Celebrating Black History Month
This February, we are excited to be celebrating Black History Month! With endless prominent figures to highlight, it seems only fitting that we focus on someone who played a crucial role in the advancement of eye care. Join us as we celebrate the first African American to obtain a patent for a medical invention, Dr. Patricia Era Bath. She helped lay the groundwork for the way cataract surgery is performed today with her invention of the Laserphaco probe in the 1980s.
Patricia Era Bath, MD (1942 – 2019)
Dr. Patricia Bath has certainly made boundless strides in the ophthalmology community. Born in 1942 in New York City’s Harlem neighborhood, she took school seriously as a child and was encouraged by her family to focus on education. She graduated high school in only two years, then went on to earn her bachelor’s degree in 1964, followed by her medical degree in 1968.
Early on in her career, she noticed variances between the status of patients vision, depending on the hospital she was attending at. The hospitals with more African American patients had significantly more patients who were visually impaired or even blind, likely due to lack of access to eye care. Sparked from this discovery, she created a discipline called Community Ophthalmology, offering eye care to those who couldn’t afford it.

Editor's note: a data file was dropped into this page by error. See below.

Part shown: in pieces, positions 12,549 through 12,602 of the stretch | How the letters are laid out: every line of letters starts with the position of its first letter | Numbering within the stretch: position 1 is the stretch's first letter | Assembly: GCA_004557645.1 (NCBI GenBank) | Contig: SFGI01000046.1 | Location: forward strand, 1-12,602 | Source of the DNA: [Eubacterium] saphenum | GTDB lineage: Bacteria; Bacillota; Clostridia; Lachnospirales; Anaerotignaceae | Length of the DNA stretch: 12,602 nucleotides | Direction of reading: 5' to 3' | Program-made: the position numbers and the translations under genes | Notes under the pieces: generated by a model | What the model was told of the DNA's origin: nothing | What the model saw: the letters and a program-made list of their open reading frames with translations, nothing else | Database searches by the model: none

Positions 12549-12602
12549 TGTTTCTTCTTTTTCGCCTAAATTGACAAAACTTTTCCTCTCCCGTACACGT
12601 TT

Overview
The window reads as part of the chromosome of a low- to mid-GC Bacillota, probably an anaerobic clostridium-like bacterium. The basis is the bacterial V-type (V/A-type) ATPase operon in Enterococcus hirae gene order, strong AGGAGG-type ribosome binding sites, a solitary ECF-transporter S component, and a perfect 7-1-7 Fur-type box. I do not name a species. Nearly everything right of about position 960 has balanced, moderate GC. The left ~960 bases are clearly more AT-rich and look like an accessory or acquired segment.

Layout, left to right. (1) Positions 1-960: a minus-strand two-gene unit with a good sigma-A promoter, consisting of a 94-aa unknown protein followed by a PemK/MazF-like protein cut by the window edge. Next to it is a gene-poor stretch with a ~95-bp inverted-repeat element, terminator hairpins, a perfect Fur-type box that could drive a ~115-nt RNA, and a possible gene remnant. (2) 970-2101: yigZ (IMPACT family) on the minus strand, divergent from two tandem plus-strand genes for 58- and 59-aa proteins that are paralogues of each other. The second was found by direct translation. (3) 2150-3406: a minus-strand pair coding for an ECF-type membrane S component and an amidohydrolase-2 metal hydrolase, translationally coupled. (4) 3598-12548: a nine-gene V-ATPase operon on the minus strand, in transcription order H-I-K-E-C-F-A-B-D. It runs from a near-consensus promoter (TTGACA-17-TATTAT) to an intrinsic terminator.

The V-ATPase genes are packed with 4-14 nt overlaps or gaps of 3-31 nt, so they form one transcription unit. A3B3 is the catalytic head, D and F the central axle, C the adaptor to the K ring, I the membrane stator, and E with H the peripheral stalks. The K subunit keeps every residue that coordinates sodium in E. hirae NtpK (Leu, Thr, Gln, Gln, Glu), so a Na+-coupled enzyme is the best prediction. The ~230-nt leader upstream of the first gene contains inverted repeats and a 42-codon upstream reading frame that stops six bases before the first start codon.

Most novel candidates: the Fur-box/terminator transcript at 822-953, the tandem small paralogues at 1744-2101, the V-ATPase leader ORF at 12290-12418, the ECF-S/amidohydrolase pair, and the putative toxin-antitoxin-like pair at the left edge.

1973 was a historic year, as Dr. Bath became the first African American to complete an ophthalmology residency. Not long after, the Department of Ophthalmology at UCLA’s Jules Stein Eye Institute welcomed her as the first female faculty member. In addition to these incredible accomplishments, Dr. Patricia Bath invented the Laserphaco probe in the 1980s, offering cataract patients a more efficient and painless cataract removal procedure. When this technology was patented in 1988, it was another milestone for Dr. Bath, as she became the first African American female physician to receive a medical patent. This technology is still used across the globe and we couldn’t be more grateful for Dr. Bath’s contributions to the world of vision.